Mollusk shells persist long after the death of the soft-bodied animals whose secretions formed the protective covers. These sturdy remains can inform us about species living in an area at that time. Many mollusks occur in specific habitats and during certain time periods in Earth’s history. When we find mollusks in sediment with dinosaur bones, for example, we receive a clue about the geologic age and habitat in which those dinosaurs lived. When mollusks first appear in an area, deposits containing their shells allow us to estimate when events in Earth’s history occurred, including archaeological events, or even relatively recent construction projects.
This morning as I walked across the Panther Hollow bridge near Carnegie Museum of Natural History in Pittsburgh, Pennsylvania, I noticed clam shells in the concrete of the sidewalk. What can the presence of these clam shells tell me about how long that sidewalk has been there?
Concrete is a mixture of cement with sand and gravel. When sand and gravel are taken from rivers, this natural resource sometimes contains clam shells. I believe the clam shells in this sidewalk were scooped up along with the sand and gravel to make the concrete. Then after the sidewalk was poured, but before it fully hardened, the clam shells floated to the upper surface.
As an aside, information about comparative densities is instructive here. Two common crystal forms of calcium carbonate are calcite and aragonite, which have different densities (calcite 2.71g/cc, aragonite 2.93). Most mollusks form shells of aragonite. However, shells are not pure aragonite, containing small amounts of protein and other substances, so clam shells can have densities around 2.5-2.6. In comparison, the density of quartz, which makes up much of the sand used in making concrete, is 2.65. The clam shells are slightly lighter than the sand, which probably explains why they floated up to the sidewalk surface.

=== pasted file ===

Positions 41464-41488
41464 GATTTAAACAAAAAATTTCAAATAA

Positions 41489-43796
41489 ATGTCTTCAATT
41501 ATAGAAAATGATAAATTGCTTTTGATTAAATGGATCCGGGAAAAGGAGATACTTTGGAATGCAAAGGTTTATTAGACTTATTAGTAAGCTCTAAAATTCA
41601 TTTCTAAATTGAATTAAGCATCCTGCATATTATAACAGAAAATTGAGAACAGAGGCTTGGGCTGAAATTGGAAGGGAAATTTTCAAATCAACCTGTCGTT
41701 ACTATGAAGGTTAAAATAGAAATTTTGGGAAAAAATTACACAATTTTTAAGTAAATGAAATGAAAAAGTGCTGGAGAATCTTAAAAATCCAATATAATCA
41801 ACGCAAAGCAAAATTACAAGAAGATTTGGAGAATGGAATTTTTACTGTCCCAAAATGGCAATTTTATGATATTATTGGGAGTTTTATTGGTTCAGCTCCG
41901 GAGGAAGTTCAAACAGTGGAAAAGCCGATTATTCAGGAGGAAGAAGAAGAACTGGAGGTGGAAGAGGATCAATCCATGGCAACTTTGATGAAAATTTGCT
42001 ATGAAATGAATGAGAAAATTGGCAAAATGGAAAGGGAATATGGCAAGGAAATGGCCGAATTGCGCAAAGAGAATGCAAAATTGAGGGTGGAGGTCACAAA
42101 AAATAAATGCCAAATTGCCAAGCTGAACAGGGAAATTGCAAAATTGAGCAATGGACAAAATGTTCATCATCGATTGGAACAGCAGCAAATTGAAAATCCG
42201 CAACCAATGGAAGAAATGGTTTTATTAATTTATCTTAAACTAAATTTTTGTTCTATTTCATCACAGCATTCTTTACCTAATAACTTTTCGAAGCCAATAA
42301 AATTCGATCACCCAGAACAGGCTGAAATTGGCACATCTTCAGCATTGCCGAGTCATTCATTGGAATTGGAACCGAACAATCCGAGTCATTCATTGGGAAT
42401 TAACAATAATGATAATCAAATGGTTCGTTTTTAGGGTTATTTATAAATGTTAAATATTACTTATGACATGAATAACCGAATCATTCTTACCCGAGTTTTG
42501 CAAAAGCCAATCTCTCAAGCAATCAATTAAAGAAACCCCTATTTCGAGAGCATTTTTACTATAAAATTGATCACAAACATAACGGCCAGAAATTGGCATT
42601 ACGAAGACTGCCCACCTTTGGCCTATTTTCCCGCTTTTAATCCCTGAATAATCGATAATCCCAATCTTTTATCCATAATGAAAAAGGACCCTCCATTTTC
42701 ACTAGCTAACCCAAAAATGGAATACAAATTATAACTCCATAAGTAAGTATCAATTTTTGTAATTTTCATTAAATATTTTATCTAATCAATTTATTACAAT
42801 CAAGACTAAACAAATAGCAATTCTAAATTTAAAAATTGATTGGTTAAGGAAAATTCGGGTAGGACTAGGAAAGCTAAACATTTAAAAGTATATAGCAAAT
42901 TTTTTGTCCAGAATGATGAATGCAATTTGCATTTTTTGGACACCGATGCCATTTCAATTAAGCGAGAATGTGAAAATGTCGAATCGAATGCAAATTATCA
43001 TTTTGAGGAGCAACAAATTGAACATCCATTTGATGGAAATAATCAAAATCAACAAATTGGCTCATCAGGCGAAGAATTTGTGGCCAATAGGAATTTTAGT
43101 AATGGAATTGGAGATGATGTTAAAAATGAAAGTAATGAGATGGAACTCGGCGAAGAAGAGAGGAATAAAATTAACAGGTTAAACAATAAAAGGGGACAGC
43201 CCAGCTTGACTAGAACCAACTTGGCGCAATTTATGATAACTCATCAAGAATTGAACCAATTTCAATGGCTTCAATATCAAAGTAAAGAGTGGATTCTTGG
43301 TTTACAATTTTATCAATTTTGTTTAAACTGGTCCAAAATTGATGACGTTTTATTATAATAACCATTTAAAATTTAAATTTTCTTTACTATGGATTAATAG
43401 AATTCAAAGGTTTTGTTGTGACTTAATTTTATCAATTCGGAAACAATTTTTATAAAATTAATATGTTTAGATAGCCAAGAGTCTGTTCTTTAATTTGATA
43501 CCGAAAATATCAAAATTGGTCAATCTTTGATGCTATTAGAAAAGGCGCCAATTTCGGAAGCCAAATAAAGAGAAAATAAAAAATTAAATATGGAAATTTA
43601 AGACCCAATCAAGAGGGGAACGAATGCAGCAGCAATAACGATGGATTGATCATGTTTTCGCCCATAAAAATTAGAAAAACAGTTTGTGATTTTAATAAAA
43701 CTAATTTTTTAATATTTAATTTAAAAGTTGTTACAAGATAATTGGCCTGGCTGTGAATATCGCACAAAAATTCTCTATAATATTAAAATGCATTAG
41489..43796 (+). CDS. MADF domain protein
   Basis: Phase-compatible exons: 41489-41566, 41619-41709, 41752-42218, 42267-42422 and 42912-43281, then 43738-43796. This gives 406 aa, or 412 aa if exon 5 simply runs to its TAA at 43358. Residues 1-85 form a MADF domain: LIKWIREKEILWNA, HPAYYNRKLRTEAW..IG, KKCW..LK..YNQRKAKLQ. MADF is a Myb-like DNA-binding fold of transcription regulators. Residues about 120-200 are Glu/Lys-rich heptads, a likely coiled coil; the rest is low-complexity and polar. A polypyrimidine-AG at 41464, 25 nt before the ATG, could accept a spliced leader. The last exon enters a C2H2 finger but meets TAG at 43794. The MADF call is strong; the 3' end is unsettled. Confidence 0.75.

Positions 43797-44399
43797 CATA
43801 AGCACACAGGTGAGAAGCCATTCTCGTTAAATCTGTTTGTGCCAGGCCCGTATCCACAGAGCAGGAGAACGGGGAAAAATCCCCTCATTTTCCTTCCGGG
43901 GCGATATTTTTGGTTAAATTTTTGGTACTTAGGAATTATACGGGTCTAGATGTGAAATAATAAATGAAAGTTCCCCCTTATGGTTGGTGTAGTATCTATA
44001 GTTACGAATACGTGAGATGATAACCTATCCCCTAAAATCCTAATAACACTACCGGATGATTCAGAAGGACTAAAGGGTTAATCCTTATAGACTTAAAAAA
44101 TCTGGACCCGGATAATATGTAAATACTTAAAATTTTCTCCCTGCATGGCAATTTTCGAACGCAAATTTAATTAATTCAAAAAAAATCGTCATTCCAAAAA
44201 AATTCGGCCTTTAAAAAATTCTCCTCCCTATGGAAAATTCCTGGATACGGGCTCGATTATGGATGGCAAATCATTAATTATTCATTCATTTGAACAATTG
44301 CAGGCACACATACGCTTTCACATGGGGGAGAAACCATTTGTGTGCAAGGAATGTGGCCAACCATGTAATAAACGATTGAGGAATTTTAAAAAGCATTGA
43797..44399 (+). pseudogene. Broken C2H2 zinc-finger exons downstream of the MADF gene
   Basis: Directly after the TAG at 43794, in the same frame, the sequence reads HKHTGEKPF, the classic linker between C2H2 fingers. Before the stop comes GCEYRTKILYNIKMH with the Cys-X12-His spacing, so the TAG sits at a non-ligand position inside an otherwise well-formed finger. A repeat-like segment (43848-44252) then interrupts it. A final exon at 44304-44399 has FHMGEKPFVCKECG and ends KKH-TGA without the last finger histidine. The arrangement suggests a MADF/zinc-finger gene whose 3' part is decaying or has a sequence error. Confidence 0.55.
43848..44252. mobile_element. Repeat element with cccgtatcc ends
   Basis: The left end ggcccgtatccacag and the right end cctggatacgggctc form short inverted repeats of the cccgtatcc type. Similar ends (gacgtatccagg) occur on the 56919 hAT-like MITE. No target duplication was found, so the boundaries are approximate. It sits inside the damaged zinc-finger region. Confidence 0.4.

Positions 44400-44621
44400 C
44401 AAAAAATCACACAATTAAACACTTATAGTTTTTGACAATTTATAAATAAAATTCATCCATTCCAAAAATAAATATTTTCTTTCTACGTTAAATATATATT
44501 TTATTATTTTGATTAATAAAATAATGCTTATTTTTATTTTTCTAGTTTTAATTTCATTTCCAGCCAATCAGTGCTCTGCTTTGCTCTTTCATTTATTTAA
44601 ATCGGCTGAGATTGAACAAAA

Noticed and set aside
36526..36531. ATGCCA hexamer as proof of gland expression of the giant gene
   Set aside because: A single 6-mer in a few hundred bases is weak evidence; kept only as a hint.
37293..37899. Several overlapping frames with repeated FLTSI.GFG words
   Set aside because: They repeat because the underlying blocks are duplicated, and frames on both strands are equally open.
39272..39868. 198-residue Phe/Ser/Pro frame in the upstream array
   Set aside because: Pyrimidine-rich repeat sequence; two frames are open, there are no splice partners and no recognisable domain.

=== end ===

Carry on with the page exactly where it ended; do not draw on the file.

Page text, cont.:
I identified these clam shells as Corbicula fluminea (common name: the Asian clam). They have the characteristic shape and size, the outside has strong regular growth ribs, and on the inside, the lateral teeth bear minute serrations. This species was first recorded in North America in British Columbia about 1924. As an invasive species, it has spread, through human activity, to at least 46 US States.
When did the species appear in southwestern Pennsylvania? There is a record of Corbicula fluminea in 1979 from the Ohio River just downstream from Pittsburgh and another in Greene County, southwestern Pennsylvania from 1981. Museum records of this species became more common after about 1993, suggesting that the clam probably became more common about then.
Consequently, I conclude that the Corbicula fluminea-containing concrete sidewalk on the bridge next to Carnegie Museum must have been poured after the late 1970s, and possibly after 1993, when the clam became abundant in freshwater of western Pennsylvania, the region where Pittsburgh is located.
Museum collections provide useful information about when non-native species arrived in an area. Now you know that one of the many uses of mollusks is estimating ages of things.
Although some people might think of clams as an abstract concept, here is an example of clams in the concrete!
Timothy A. Pearce, PhD, is the head of the mollusks section at Carnegie Museum of Natural History. Museum employees are encouraged to blog about their unique experiences and knowledge gained from working at the museum.
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